Characterizing the early life history of an imperiled freshwater mussel (Ptychobranchus jonesi) with host-fish determination and fecundity estimation

Freshwater Science
By: , and 



Conservation of imperiled species is frequently challenged by insufficient knowledge of life history and environmental factors that affect various life stages. The larvae (glochidia) of most freshwater mussels in the family Unionidae are obligate ectoparasites of fishes. We described the early life history of the federally endangered Southern Kidneyshell Ptychobranchus jonesi and compared methods for estimating fecundity and conducting host trials on this conglutinate-producing mussel species. Glochidial inoculation baths and direct feeding of conglutinates to Percina nigrofasciata, Etheostoma edwini, and Etheostoma fusiforme resulted in successful metamorphosis to the juvenile life stage. Ptychobranchus jonesi glochidia did not metamorphose on 25 other species of fishes tested representing 11 families. Three juveniles were recovered from Gambusia holbrooki resulting in a metamorphosis rate <1%. We characterize P. jonesi as a host-fish specialist that fractionally releases conglutinates from late January to early June. Intact P. jonesi conglutinates resemble simuliid fly larvae attached to an egg-like structure, but most conglutinates were released as segments representing separate egg or larva mimics. Viability of glochidia encased within a conglutinate was >90% for ≥5 d. Feeding conglutinates directly to fishes allowed us to estimate seminatural infestation rates and calculate average numbers of juveniles produced per conglutinate, unlike the traditional approach of infesting fish hosts in an inoculation bath. Regressions based on the physical dimensions of each conglutinate or conglutinate segment were the most practical method used to estimate fecundity. Species distribution information, early life-history description, and methods developed for determining fecundity and conducting host trials may assist in the conservation of P. jonesi during recovery options that include captive propagation, augmentation, and reestablishment.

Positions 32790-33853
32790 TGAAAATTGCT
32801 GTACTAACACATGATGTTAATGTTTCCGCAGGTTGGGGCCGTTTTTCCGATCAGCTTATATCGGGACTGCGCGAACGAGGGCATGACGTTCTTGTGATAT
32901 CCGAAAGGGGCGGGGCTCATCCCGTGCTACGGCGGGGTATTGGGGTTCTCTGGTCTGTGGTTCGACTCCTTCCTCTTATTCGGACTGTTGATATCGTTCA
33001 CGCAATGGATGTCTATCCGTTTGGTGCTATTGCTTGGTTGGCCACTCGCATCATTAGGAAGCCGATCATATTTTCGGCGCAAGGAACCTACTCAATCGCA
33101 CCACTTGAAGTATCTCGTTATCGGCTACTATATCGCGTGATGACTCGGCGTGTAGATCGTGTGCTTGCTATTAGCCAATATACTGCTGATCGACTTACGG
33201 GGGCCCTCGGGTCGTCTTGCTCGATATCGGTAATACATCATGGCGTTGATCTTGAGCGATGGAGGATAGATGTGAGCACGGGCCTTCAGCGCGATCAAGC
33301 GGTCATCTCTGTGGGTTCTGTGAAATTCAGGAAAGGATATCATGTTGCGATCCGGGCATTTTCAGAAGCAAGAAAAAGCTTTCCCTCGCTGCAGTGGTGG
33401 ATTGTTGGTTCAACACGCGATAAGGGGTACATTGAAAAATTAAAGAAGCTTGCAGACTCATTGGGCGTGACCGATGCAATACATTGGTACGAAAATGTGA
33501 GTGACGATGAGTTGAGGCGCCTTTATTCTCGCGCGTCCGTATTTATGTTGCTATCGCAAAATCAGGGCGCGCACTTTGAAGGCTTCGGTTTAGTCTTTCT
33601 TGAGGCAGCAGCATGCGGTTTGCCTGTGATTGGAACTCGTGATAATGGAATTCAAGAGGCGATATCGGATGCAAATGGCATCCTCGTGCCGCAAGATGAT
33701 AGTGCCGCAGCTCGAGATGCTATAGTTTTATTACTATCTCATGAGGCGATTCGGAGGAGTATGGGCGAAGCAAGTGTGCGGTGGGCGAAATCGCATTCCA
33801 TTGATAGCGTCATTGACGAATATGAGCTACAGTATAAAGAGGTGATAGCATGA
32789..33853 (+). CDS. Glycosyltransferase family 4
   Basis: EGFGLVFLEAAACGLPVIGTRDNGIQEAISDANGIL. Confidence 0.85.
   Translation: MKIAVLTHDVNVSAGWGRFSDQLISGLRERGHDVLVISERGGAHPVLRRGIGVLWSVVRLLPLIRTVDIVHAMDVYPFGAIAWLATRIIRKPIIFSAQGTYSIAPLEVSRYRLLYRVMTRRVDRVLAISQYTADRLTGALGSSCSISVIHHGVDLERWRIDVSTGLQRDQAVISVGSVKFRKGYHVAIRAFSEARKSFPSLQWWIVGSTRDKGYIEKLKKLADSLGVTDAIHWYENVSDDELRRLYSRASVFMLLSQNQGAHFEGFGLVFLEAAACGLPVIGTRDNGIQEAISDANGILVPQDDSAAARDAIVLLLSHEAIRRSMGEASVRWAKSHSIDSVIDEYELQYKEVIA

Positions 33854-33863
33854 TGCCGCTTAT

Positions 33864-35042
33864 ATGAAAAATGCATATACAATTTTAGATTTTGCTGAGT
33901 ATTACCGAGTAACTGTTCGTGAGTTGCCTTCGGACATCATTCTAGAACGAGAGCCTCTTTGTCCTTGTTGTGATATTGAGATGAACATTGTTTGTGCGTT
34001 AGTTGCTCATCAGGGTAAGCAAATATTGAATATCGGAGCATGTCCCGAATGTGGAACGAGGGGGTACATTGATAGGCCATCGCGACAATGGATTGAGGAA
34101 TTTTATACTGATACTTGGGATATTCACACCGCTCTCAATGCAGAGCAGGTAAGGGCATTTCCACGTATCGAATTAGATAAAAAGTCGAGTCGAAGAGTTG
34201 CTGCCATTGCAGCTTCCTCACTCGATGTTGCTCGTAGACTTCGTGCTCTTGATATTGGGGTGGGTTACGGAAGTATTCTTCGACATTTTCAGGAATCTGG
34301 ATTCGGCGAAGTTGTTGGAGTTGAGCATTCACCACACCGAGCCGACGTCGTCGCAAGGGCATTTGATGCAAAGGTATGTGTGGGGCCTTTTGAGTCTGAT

Study Area

Publication type Article
Publication Subtype Journal Article
Title Characterizing the early life history of an imperiled freshwater mussel (Ptychobranchus jonesi) with host-fish determination and fecundity estimation
Series title Freshwater Science
DOI 10.1086/692096
Volume 36
Issue 2
Year Published 2017
Language English
Publisher The University of Chicago Press
Contributing office(s) Wetland and Aquatic Research Center
Description 13 p.
First page 338
Last page 350
Country United States
State Alabama, Florida
Other Geospatial Choctawhatchee river drainage, Escambia river drainage, Yellow river drainage
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